At the American Heart Association's Scientific Sessions 2012, a study showed that genetically engineered tomato plants produced a peptide that mimics the actions of good cholesterol when eaten
In the study, mice that ate the freeze-dried, ground tomatoes had less inflammation and reduced atherosclerosis, plaque build-up in the arteries.
The researchers genetically engineered the tomatoes to produce 6F, a small peptide that mimics the action of ApoA-1, the chief protein in high density lipoprotein (HDL, also called "good" cholesterol). They fed the tomatoes to mice that lack the ability to remove low density lipoprotein (LDL - "bad" cholesterol) from their blood and readily develop inflammation and atherosclerosis when consuming a high-fat diet.
The mice ate the tomatoes as 2.2 percent of their Western-style high-fat, calorie-packed diet and those given the peptide-enhanced tomatoes had significantly:
lower blood levels of inflammation;
higher paraoxonase activity, an anti-oxidant enzyme associated with good cholesterol and related to a lower risk of heart disease;
higher levels of good cholesterol;
decreased lysophosphatidic acid, a tumor promoter that accelerates plaque build-up in arteries in animal models and;
less atherosclerotic plaque.
"We have found a new and practical way to make a peptide that acts like the main protein in good cholesterol, but is many times more effective and can be delivered by eating the plant," said Alan M. Fogelman, M.D., senior author of the study and executive chair of the Department of Medicine and director of the Atherosclerosis Research Unit in the David Geffen School of Medicine at UCLA. "To our knowledge this is the first example of a drug with these properties that has been produced in an edible plant and is biologically active when fed without any isolation or purification of the drug."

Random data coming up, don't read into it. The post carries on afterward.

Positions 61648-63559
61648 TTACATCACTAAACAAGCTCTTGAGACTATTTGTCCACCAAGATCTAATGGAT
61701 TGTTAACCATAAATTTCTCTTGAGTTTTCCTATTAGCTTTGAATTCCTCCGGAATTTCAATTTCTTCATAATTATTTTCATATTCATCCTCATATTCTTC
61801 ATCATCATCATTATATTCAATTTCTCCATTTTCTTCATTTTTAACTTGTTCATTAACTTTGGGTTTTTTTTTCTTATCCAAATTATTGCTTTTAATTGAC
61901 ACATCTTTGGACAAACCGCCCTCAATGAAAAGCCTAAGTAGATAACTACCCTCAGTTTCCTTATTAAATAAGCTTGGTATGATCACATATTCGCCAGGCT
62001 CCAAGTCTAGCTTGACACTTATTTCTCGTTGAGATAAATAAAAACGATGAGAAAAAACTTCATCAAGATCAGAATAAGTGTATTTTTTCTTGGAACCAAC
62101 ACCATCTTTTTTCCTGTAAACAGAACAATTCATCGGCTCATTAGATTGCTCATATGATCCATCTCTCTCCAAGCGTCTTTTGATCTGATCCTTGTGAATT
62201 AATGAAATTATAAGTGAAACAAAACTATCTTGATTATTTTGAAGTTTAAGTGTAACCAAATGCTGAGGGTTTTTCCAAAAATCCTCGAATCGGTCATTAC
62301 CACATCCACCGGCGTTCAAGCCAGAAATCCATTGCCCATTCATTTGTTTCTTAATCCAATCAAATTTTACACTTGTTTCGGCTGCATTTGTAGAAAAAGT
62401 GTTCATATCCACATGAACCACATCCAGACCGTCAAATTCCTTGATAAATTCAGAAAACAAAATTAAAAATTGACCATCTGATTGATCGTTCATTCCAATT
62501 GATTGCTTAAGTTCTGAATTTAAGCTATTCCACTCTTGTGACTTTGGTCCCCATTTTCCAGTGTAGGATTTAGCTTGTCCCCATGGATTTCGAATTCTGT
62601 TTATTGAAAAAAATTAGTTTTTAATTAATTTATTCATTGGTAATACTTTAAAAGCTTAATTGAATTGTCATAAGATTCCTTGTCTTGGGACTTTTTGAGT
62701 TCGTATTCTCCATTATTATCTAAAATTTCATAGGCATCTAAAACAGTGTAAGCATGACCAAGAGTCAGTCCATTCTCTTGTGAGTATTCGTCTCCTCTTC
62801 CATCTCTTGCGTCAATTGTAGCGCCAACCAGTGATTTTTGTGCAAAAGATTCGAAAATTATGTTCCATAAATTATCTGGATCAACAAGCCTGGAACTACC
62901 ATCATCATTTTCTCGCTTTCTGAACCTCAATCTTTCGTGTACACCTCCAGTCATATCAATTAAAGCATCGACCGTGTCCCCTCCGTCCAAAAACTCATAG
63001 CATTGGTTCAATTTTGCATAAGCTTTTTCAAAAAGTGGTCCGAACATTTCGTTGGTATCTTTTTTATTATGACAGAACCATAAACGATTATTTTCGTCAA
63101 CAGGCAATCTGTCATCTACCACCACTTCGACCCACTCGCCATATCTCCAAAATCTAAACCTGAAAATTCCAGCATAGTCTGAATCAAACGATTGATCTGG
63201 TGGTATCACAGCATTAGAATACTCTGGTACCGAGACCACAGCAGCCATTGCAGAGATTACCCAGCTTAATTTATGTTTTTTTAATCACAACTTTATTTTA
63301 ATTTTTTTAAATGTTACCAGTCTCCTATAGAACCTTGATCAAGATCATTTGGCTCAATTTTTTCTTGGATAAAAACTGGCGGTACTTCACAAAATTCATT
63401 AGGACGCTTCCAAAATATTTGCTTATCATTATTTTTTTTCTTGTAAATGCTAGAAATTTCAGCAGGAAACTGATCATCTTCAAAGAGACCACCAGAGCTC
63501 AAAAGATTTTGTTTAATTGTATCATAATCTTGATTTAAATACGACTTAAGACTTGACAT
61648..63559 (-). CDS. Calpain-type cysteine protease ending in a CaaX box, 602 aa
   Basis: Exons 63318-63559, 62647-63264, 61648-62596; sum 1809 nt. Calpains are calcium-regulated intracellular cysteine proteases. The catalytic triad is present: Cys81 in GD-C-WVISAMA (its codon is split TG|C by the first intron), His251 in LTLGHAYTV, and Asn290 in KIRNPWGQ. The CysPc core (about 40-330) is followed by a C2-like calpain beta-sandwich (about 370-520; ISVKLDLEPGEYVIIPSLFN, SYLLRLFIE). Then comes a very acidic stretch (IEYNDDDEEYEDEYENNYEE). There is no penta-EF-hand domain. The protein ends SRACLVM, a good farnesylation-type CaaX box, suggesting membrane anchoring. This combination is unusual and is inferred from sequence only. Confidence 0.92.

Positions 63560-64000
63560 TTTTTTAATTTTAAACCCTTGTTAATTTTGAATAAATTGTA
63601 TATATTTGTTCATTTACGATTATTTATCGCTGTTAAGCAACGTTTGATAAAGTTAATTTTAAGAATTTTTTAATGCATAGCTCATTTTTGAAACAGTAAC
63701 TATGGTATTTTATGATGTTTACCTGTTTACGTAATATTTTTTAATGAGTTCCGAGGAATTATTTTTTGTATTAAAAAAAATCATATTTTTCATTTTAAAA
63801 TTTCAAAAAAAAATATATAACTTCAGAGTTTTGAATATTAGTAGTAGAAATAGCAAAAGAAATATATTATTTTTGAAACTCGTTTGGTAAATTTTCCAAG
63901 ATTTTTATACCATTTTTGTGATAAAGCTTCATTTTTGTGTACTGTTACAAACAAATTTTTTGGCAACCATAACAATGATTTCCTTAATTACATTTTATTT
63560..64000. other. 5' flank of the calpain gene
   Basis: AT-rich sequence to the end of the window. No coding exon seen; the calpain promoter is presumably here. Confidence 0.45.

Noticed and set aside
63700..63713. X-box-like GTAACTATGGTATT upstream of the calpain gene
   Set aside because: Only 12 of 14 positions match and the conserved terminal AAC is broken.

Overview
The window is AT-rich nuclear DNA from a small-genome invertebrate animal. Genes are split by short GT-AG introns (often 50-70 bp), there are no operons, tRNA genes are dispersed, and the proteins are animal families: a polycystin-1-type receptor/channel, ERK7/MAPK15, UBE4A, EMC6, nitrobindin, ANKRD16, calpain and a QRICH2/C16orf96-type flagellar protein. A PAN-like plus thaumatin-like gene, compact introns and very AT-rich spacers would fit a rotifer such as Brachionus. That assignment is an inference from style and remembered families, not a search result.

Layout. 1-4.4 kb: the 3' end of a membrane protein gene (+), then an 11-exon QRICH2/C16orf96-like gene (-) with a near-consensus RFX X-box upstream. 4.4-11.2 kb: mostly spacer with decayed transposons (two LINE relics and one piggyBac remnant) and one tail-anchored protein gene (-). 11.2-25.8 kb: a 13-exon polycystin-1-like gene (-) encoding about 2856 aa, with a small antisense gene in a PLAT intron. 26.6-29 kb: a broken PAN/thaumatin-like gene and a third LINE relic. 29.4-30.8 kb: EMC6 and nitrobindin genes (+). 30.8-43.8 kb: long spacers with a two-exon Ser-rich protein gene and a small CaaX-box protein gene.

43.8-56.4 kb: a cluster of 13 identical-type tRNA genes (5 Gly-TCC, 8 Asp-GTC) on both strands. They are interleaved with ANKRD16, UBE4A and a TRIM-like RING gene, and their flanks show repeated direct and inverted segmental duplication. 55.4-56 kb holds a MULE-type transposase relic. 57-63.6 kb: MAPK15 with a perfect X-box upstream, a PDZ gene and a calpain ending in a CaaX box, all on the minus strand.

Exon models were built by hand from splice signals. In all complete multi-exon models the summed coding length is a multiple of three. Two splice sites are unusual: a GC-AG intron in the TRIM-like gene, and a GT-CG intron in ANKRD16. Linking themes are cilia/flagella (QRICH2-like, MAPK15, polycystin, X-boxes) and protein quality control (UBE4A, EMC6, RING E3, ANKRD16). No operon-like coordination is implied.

- PHYSICAL SCIENCES
- EARTH SCIENCES
- LIFE SCIENCES
- SOCIAL SCIENCES
Subscribe to the newsletter
Stay in touch with the scientific world!
Know Science And Want To Write?
- Parkinson’s Disease Reverted In Rats
- Dr. Ozvorkian And The Amoebas
- Guest Post: Ben Allanach, On Open Access
- The Origin Of Theta Auroras Revealed
- Only One Third Of Dr. Oz Show Recommendations Is Believable, Finds Analysis
- Why Some People Are Better Navigators: Brain's 'Homing' Signal Identified
- Why I’ll Talk Policy With Climate Change Deniers But Not Science
- "Read more about the deepest fish etc., from Alan Jamieson, Senior Lecturer, Oceanlab at University..."
- "Open access to data http://inspirehep.net/record/749860/data..."
- "Yes indeed.In passing, one of my many nicknames is Compo. Now that I no longer need to wear..."
- "Just curious; why do you bounce all over a science site with no intention other than crapping all..."
- Concerns raised about variable performance of some UK personal use breathalyzers
- Alaska fish adjust to climate change by following the food
- Research shows E.B. White was right in 'Charlotte's Web'
- NASA's SDO captures images of 2 mid-level flares
- Lost memories might be able to be restored, new UCLA study indicates